Dieulafoy lesion


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Related to Dieulafoy lesion: aortoenteric fistula

Dieu·la·foy le·sion

(dyū-lah-fwah'),
an abnormally large submucosal artery located in the proximal stomach that may be the site of acute and recurrent episodes of massive hemorrhage.

Dieu·la·foy le·sion

(dyū-lah-fwah' lē'zhŭn)
An abnormally large submucosal artery located in the proximal stomach, which may be the site of acute and recurrent episodes of massive hemorrhage.

Dieulafoy lesion

A vascular defect in the mucosa of the gastrointestinal tract (typically the stomach, but sometimes other organs) in which an arteriole protrudes into the lumen and bleeds briskly. Dieulafoy lesions are an uncommon cause of massive gastrointestinal blood loss. The bleeding can be controlled with cauterization, rubber banding, wedge resection, or other techniques.

Dieulafoy,

Georges, French physician, 1839-1911.
Dieulafoy disease - Synonym(s): Dieulafoy erosion
Dieulafoy erosion - acute ulcerative gastroenteritis complicating pneumonia, possibly caused by overproduction of adrenal steroid hormones. Synonym(s): Dieulafoy disease
Dieulafoy lesion
Dieulafoy theory - an obsolete theory that appendicitis is always the result of the transformation of the appendicular canal into a closed cavity.
Dieulafoy vascular malformation of the stomach
References in periodicals archive ?
(46.) Gomez V, Kabir K, Baig KR, Lukens FJ, Woodward T (2013) Novel treatment of a gastric Dieulafoy lesion with an over-the-scope clip.
The aim of our study is to identify the clinico-biological and endoscopic characteristics, as well as the outcome of the patients with Dieulafoy lesions, admitted with upper digestive bleeding in an emergency hospital, which is a referral center for the western part of Romania.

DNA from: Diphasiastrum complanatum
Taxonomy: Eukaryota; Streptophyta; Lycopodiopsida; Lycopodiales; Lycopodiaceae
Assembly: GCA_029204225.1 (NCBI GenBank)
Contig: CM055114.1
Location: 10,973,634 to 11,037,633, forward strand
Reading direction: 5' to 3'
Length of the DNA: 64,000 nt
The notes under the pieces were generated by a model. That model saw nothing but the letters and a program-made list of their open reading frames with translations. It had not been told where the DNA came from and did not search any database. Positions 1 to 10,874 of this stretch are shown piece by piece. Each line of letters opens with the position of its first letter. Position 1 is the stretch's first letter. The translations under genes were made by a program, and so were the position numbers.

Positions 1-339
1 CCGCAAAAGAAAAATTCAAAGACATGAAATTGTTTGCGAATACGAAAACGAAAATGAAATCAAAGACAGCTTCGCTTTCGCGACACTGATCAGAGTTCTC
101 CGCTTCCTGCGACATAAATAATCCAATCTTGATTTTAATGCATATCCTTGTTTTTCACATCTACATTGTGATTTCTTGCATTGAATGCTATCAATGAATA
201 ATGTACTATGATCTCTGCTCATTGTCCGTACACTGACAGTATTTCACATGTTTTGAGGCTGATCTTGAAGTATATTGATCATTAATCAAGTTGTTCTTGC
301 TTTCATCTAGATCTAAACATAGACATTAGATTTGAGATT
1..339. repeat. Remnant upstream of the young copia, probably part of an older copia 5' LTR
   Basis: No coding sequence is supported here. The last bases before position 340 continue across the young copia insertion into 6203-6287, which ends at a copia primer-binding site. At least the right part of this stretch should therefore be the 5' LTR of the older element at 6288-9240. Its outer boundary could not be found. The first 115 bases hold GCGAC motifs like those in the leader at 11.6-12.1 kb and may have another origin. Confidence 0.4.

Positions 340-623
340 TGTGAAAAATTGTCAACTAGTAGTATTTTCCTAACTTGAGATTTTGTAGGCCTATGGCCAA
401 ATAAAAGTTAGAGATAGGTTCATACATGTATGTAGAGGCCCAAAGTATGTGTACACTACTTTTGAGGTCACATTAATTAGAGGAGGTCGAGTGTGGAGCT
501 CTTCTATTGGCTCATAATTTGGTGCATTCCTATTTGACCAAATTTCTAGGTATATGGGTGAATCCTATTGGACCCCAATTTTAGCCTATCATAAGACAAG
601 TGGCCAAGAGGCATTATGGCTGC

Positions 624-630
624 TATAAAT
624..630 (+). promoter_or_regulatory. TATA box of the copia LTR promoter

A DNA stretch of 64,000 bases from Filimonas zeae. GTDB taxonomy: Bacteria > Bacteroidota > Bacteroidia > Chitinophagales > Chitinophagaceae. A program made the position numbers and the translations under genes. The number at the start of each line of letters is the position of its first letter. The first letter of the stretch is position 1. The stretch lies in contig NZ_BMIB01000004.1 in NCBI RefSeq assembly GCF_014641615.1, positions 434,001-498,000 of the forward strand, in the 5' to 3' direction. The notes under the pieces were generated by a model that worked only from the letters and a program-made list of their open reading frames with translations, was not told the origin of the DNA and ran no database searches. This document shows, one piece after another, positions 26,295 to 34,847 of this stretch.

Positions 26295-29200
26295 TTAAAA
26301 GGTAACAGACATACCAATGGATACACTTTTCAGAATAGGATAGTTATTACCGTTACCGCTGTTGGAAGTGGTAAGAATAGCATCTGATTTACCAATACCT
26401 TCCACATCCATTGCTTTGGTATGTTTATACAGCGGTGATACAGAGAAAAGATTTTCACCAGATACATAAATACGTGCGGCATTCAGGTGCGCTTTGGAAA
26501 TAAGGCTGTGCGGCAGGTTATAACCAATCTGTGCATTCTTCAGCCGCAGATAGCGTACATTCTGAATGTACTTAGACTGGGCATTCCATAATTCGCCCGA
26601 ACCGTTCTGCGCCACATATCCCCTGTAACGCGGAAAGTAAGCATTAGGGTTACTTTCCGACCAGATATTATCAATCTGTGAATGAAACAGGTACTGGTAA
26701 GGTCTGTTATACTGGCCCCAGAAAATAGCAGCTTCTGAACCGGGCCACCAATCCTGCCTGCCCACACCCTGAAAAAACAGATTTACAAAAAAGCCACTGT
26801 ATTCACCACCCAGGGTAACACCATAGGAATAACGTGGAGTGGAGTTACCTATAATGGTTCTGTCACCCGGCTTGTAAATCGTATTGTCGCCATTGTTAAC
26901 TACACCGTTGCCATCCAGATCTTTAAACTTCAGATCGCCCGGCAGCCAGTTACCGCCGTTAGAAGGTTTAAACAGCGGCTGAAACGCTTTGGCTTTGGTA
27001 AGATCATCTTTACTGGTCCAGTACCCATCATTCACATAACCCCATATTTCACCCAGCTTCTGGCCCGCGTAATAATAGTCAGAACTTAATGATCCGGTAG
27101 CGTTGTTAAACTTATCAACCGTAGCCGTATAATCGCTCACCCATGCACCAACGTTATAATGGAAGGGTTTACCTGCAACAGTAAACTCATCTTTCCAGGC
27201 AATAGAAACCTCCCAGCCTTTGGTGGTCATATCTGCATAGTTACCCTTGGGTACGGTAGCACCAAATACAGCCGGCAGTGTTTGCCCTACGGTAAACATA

Out of the 2104 patients with UDB, we selected a group of 31 patients who were endoscopically diagnosed with Dieulafoy lesions (DL).
Endoscopic diagnoses of Dieulafoy lesions were made according to the following diagnostic criteria established in the literature:
Although most of the researches have shown that Dieulafoy lesions are an uncommon cause of GI bleeding, the results of Lim and colab found them to be a relatively frequent etiology, accounting for 14.1% of nonvariceal upper gastrointestinal bleeding ([20]).
However, other studies were able to demonstrate only for antiplatelet agents a significant association with Dieulafoy lesions ([8]).
When the pathology of Dieulafoy lesions is examined, aneurysm, atherosclerosis, arthritis, and inflammation are observed in the lesions [2, 5].
The success rate in the endoscopic treatment of Dieulafoy lesions is 90% [8, 9].
Laparoscopic resection has successfully been practiced in some cases of jejunum and stomach Dieulafoy lesions [13].
With the developments in endoscopy, the diagnosis and treatment of Dieulafoy lesions have been successfully furthered and mortality rate has been decreased to 8, 6% [14].
In colonic and rectal Dieulafoy lesions hemoclip is a reliable and successful method.
Watson, "Rectal Dieulafoy Lesions," Journal of the American College of Surgeons, vol.